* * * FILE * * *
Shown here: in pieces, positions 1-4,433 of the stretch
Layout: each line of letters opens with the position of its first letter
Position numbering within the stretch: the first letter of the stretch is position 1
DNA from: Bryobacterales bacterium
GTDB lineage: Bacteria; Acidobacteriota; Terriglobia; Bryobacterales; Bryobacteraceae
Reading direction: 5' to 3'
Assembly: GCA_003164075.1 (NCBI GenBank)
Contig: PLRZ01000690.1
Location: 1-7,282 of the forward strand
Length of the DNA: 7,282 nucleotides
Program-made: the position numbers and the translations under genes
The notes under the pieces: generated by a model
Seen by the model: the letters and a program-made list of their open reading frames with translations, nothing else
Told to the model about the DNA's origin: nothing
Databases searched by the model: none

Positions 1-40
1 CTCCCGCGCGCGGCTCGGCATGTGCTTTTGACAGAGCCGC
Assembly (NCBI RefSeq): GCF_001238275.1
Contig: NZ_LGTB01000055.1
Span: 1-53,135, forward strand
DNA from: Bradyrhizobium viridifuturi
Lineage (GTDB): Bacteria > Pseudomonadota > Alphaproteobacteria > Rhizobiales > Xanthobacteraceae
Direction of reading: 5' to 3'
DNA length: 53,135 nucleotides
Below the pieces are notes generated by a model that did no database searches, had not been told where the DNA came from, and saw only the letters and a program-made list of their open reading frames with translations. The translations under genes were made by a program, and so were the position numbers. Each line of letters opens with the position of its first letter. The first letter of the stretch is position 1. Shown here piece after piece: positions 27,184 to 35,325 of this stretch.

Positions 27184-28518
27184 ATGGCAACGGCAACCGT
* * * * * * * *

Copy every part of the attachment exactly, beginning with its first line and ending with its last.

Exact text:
Shown here: in pieces, positions 1-4,433 of the stretch
Layout: each line of letters opens with the position of its first letter
Position numbering within the stretch: the first letter of the stretch is position 1
DNA from: Bryobacterales bacterium
GTDB lineage: Bacteria; Acidobacteriota; Terriglobia; Bryobacterales; Bryobacteraceae
Reading direction: 5' to 3'
Assembly: GCA_003164075.1 (NCBI GenBank)
Contig: PLRZ01000690.1
Location: 1-7,282 of the forward strand
Length of the DNA: 7,282 nucleotides
Program-made: the position numbers and the translations under genes
The notes under the pieces: generated by a model
Seen by the model: the letters and a program-made list of their open reading frames with translations, nothing else
Told to the model about the DNA's origin: nothing
Databases searched by the model: none

Positions 1-40
1 CTCCCGCGCGCGGCTCGGCATGTGCTTTTGACAGAGCCGC
Assembly (NCBI RefSeq): GCF_001238275.1
Contig: NZ_LGTB01000055.1
Span: 1-53,135, forward strand
DNA from: Bradyrhizobium viridifuturi
Lineage (GTDB): Bacteria > Pseudomonadota > Alphaproteobacteria > Rhizobiales > Xanthobacteraceae
Direction of reading: 5' to 3'
DNA length: 53,135 nucleotides
Below the pieces are notes generated by a model that did no database searches, had not been told where the DNA came from, and saw only the letters and a program-made list of their open reading frames with translations. The translations under genes were made by a program, and so were the position numbers. Each line of letters opens with the position of its first letter. The first letter of the stretch is position 1. Shown here piece after piece: positions 27,184 to 35,325 of this stretch.

Positions 27184-28518
27184 ATGGCAACGGCAACCGT